The specific sealing arrangement used for a particular device and circumstance may also be influenced by the nature of the fluid matter impregnated within an absorbent means 20 enclosed within a cavity formed between layers 12 and 18. Likewise, absorbent means 20 may itself be comprised of a pad of various materials or mixtures thereof, such as non-woven fibers, cotton balls or similar substances, or foam type materials. Selection of a particular type of absorbent material may also take into account the intended use the applicator.
As illustrated in FIG. 1, absorbent means (or absorbent material) 20 is primarily received within concavity 14, which is formed in the lower surface of supporting member 12. It is preferred that absorbent material 20 be at least slightly adhered to the lower surface of supporting member 12 formed by concavity 14 so that such material stays in place during separation of layers 12 and 18, and during subsequent use of applicator 10, as further discussed and illustrated below.
A pair of upright gripper members 22 and 24 comprise actuation means for facilitating both handling of applicator 10, and for being squeezed together so as to flex supporting member 12 outwardly so that concavity 14 tends to flatten out and urge absorbent means 20 towards a target surface. Each of gripper members 22 and 24 are respectively associated with a bracing member or projection 26 and 28 extending between such upright member and supporting member 12.
In a preferred method of using applicator 10, a user grasps upright members 22 and 24 (usually with a thumb and opposing finger of one hand) so as to handle the applicator. Sealing layer 18 is then separated from first layer or supporting member 12 by grasping an exposed peripheral edge of second layer 18 (typically with the thumb and an opposing finger of the user's other hand) and then peeling the two layers apart from each other. Such peeling exposes for use absorbent material 20 impregnated with a desired fluid matter. Absorbent material 20 is held in place with respect to the lower surface of concavity 14, as discussed above. The user then contacts absorbent means 20 with the desired target surface while squeezing upright members 22 and 24 towards one another.
Members 22 and 24 are relatively rigid members which may be formed integrally with layer 12 in an injection molding process. Alternatively, members 22 and 24 may be separately formed and then attached to supporting member 12. Squeezing of members 22 and 24 constitutes a form of actuation which causes members 22 and 24 to tend to pivot at points 30 and 32, respectively. Pivots 30 and 32 are actually the lengthwise hinges formed by the connection of members 22 and 24, respectively, with first layer 12 (see FIG. 2). During squeezing, bracing members or projections 26 and 28 are likewise pivoted about hinges 30 and 32, respectively, thereby causing force to be transmitted from members 22 and 24 therethrough and then in a direction which tends to oppose or flatten out concavity 14.
As is more clearly illustrated by FIG. 2, projection 26 acts to transmit force principally at point 34 while projection 28 acts likewise at point 36 to press outwardly on the backside of concavity 14, thereby tending to flatten out same. Such action serves to press out on (and to some extent, compress) absorbent means 20, thereby urging absorbent means 20 towards a desired target surface. In such manner, which generally conforms with the broader teachings of this invention, fluid matter is efficiently applied to a target surface under the positive urgings achieved with use of actuation means formed by the structure discussed above.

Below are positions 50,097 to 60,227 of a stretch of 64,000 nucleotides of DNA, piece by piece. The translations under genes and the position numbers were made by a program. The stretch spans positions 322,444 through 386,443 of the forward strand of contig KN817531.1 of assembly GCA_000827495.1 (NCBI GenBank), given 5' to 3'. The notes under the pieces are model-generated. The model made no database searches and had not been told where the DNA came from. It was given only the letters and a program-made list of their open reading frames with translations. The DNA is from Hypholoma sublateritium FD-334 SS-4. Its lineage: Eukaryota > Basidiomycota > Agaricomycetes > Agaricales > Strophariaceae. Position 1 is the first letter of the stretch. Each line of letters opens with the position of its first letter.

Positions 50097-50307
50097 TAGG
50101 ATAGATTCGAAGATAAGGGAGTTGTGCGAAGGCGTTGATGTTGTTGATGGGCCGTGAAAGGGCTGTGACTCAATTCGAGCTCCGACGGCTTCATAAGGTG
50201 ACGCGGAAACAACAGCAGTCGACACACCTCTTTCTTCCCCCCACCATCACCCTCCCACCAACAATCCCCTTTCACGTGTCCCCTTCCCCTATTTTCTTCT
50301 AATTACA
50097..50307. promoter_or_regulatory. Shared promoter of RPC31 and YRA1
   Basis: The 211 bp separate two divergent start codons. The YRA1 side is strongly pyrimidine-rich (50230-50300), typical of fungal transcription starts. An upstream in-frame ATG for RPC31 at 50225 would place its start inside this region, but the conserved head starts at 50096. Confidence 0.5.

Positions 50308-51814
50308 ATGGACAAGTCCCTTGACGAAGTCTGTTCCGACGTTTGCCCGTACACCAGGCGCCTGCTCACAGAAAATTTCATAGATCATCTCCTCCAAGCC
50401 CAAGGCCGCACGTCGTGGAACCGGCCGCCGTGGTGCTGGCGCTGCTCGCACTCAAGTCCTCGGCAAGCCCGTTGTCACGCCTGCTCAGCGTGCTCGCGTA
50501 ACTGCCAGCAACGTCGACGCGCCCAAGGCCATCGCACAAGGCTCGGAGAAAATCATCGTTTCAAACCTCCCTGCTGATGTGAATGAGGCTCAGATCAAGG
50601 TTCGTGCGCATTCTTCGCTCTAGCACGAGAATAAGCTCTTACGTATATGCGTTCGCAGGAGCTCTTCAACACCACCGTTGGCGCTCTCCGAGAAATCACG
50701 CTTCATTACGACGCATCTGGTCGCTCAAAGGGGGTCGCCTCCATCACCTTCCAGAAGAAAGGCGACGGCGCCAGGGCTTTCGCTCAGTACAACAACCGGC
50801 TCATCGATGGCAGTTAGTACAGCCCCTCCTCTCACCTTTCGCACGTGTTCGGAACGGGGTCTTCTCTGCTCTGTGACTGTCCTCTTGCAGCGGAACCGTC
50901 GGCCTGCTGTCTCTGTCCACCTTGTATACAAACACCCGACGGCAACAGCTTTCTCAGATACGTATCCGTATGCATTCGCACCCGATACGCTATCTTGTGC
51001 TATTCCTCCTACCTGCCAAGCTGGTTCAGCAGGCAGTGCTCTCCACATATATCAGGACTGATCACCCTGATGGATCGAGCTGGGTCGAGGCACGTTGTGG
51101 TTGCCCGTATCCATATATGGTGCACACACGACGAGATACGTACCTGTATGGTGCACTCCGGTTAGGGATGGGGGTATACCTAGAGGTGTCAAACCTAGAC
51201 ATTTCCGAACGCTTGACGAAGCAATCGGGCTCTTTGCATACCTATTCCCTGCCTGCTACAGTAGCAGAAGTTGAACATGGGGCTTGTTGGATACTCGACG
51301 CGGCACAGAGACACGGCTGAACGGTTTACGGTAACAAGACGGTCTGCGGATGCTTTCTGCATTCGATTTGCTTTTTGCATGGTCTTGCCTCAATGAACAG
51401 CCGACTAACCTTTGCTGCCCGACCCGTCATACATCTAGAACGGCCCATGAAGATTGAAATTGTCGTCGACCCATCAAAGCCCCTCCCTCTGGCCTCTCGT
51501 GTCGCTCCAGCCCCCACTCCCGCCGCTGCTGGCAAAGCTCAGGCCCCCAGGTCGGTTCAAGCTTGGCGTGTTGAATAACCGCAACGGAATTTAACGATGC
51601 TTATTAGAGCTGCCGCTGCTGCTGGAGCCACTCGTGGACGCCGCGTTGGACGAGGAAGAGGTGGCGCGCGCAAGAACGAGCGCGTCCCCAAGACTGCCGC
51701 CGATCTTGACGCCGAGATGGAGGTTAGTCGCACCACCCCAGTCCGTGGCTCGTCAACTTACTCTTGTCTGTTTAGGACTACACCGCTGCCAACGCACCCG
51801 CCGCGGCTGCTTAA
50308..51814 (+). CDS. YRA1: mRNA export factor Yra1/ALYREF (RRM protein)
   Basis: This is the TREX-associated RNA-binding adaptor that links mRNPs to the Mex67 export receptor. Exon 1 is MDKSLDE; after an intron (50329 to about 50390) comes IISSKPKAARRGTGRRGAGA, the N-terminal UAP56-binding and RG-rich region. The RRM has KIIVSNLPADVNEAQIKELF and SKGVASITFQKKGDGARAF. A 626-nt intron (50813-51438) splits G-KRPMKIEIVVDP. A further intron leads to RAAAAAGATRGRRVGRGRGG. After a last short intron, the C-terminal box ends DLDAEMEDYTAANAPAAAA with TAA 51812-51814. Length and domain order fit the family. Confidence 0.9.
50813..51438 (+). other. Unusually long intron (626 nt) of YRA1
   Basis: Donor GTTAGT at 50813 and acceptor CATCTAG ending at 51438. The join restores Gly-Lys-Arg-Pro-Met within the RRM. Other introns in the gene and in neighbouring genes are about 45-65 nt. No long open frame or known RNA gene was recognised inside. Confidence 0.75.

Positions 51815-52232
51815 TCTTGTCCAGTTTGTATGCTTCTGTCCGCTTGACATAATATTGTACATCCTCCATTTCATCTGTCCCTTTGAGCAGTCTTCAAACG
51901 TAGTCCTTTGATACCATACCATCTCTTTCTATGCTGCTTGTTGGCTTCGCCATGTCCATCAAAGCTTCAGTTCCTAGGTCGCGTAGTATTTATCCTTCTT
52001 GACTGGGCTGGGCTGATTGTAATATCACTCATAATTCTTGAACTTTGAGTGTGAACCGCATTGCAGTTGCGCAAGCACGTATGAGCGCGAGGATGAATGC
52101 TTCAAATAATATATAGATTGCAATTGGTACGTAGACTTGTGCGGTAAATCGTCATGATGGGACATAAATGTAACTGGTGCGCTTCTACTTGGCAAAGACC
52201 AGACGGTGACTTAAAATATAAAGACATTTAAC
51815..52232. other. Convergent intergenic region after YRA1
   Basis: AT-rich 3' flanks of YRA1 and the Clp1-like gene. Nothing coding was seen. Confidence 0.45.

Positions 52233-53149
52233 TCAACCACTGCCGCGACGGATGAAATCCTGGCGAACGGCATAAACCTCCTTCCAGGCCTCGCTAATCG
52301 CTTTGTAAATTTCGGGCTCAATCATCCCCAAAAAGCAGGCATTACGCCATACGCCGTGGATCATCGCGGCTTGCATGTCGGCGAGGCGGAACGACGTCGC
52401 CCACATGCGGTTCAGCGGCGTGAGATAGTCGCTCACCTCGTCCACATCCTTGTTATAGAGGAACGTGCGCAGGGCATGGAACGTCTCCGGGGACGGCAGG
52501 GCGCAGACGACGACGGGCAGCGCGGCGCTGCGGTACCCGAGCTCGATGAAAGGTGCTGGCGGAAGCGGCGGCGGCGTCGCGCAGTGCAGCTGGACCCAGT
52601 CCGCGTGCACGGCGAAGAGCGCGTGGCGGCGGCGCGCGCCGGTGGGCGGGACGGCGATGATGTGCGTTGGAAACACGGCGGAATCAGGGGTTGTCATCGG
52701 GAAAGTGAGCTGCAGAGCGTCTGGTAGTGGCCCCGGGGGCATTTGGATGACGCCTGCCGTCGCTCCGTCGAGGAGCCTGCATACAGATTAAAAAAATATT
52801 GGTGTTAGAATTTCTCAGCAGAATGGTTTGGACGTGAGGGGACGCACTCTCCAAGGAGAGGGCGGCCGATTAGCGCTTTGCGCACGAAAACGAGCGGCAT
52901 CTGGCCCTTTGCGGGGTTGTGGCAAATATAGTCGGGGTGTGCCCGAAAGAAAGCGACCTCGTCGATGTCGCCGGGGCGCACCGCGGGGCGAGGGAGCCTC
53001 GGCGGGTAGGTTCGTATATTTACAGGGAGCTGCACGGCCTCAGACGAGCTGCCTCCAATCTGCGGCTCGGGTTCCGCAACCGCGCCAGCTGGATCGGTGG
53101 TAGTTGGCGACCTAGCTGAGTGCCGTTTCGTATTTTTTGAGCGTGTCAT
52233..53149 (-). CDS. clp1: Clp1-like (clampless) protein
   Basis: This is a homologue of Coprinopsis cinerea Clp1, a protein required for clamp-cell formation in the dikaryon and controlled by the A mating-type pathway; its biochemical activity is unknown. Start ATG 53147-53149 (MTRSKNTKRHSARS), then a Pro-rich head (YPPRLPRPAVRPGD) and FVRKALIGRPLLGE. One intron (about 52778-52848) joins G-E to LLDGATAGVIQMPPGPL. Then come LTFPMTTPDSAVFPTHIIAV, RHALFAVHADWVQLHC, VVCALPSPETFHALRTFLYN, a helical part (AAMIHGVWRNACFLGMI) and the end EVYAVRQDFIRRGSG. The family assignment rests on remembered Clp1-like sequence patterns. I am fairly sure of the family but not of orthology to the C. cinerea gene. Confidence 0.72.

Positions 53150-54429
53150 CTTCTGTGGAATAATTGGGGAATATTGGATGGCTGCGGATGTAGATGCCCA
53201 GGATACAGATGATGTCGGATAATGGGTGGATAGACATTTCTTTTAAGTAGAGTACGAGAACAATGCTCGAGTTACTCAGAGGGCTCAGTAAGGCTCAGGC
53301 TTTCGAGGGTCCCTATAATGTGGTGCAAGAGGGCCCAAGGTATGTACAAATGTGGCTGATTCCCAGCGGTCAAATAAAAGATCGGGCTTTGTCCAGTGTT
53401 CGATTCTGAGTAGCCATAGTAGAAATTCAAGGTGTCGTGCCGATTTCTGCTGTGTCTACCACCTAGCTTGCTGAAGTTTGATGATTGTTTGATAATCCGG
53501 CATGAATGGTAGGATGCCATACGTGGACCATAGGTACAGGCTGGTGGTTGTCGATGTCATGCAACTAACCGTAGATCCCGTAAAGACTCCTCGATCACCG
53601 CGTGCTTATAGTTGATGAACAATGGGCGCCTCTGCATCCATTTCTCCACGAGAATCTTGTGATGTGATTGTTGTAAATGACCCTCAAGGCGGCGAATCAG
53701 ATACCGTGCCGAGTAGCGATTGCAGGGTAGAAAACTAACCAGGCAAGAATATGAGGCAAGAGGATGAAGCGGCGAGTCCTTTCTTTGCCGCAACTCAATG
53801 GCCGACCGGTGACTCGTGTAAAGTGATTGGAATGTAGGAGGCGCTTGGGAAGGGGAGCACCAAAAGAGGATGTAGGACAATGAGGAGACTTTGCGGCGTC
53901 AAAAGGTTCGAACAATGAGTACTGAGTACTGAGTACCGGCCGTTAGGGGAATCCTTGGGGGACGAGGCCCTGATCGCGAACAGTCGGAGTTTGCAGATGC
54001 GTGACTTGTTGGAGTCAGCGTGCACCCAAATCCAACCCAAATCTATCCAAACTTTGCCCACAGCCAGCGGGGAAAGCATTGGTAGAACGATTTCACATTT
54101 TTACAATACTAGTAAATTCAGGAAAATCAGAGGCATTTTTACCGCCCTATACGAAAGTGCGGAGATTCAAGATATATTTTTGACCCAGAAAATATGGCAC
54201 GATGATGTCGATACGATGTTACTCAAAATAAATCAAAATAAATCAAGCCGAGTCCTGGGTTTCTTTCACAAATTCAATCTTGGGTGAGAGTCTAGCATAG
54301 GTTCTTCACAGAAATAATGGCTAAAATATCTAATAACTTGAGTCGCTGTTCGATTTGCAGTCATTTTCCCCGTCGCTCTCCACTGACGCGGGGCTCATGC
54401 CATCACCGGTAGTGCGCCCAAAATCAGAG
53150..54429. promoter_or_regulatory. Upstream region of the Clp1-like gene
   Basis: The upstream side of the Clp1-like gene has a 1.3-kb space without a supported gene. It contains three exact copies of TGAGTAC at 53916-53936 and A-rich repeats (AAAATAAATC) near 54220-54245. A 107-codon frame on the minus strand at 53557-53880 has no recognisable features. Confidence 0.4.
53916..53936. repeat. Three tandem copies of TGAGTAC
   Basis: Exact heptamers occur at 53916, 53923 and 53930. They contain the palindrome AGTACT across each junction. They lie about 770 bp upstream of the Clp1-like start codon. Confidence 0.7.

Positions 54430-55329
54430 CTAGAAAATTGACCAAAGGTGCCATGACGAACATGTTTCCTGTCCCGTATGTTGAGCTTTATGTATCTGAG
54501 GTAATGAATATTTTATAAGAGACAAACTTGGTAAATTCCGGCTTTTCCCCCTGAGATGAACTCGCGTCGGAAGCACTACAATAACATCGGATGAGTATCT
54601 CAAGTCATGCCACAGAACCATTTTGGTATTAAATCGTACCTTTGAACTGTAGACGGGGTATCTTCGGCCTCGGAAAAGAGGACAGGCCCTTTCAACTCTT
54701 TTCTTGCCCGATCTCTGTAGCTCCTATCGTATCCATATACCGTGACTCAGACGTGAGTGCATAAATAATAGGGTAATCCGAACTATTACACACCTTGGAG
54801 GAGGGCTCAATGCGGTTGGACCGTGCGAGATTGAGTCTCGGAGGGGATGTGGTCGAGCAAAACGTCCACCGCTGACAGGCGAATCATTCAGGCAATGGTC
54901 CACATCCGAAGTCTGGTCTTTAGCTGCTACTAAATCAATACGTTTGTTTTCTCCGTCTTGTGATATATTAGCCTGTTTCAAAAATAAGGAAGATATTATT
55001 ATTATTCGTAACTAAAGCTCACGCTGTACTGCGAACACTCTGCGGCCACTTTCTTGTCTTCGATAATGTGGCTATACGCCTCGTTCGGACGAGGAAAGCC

Typically during use, absorbent means 20 is brought into physical contact with the target surface. In such instance, the effect of outward pressure on concavity 14 (and hence absorbent means 20) created by squeezing members 22 and 24 together is further enhanced since absorbent means 20 is trapped on its opposite side by the target surface.
FIG. 1 illustrates projections 26 and 28 as solid triangular members which fill-in the approximate right angles formed, respectively, between upright members 22 and 24 and supporting member 12. Bracing elements 26 and 28 of this invention are not limited to such structure, however, and may comprise other embodiments such as stiffened rod structures or the like extending between support member 22 and point 34, and between support member 24 and point 36. Points 34 and 36 are relatively near the center of concavity 14, and provide the focus for forces transmitted from members 22 and 24 which tend to oppose concavity 14.
Also, members 22 and 24 may be initially disposed at some predetermined angle with respect to surface 12 other than the substantially perpendicular relationship shown in the exemplary embodiment of FIG. 1. In such instances, bracing projections 26 and 28 may be modified as needed so as to extend in an operative manner between supporting member 12 and their respective upright members 22 and 24.
Referring now to FIG. 3, a second exemplary embodiment of an applicator in accordance with the general teachings of this invention is illustrated. In such construction, upright members 22 and 24 and their respective bracing projections 26 and 28 (shown in FIGS. 1 and 2) are replaced with upright elements 40 and 42. Elements 40 and 42 respectively have radii of curvature which oppose each other, as illustrated. In other words, projections 40 and 42 present convex curvatures to one another. Such structure performs at least two functions. First, the curvature of upright members 40 and 42 enhance the ease with which such members may be gripped by a user since the curvature can be matched for receipt of a user's fingers. Upright members 40 and 42 (as well as 22 and 24 for the other embodiment) may also be provided with roughened surfaces which further enhance such gripability.